Jaya Sahihi '13 is an insatiable globetrotter, and it shows—while discussing her research internship in the republic of Georgia this summer, Jaya nonchalantly tossed off lines like “My host mother was the widow of the former Prime Minister of Georgia, who was assassinated by the KGB, or so they thought.”
But political intrigue was just gravy on a five-week trip that Jaya mostly spent organizing a 33-country international research conference for the Eliava Institute, a world leader in research on bacteriophages and probiotics. “They’re viruses that eat bacteria,” Jaya explains, “but are more useful than antibiotics, because they only target specific bacteria, like salmonella.” While Jaya plans to pursue a career in science—she’s taking courses in Optics and Ecology this fall, and her science research project juggles sophisticated concepts like particle physics and the Big Bang theory—her trip to Georgia was also something of a feminist wake-up call.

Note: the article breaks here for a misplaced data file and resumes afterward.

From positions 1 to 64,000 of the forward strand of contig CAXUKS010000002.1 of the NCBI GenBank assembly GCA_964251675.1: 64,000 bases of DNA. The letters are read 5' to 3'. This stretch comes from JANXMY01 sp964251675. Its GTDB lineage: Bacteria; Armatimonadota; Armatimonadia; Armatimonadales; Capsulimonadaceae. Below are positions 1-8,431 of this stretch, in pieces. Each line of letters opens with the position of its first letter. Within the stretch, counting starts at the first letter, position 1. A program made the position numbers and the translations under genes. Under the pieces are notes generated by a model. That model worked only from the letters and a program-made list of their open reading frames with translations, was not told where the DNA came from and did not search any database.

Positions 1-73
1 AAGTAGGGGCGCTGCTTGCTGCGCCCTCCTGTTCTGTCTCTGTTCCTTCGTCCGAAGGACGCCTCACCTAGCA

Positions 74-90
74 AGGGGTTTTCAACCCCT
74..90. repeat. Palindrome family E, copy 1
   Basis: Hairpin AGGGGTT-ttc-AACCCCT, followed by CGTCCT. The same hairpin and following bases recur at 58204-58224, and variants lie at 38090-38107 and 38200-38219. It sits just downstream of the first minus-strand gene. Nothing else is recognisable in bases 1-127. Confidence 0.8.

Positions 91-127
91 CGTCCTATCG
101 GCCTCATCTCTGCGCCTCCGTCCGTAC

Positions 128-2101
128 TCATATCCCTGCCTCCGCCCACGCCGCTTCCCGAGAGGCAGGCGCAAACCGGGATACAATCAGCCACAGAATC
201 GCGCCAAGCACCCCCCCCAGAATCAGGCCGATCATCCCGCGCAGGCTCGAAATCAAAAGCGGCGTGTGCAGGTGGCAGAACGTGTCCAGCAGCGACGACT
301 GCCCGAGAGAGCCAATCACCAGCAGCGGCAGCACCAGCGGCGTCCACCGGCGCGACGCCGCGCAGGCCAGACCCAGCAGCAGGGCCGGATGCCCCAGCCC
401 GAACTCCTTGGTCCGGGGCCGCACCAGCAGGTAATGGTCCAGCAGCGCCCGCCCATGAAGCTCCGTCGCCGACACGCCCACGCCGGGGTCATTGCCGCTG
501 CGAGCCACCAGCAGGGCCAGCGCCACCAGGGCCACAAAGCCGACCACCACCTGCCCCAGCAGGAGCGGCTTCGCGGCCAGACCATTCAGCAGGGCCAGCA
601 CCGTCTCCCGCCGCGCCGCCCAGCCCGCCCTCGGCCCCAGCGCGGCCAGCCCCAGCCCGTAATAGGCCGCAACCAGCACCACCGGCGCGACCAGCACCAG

“It was such a beautiful country—we went hiking in the mountains and saw this beautiful 12th-century church, in this little hole in the rock—but the culture can be very close-minded,” says Jaya. “People have iPhones and watch movies, so it feels modern in a lot of ways. I’d start bonding with my host sister’s friends, and start thinking they were teenagers just like me. And then they’d say something incredibly misogynist or homophobic and it was like this slap in the face. I was never interested in gender equality before. In Park Slope, I never felt the need to be specifically heard as a woman, and thought people who did were overreacting. But in Georgia, I finally realized why women need to fight.”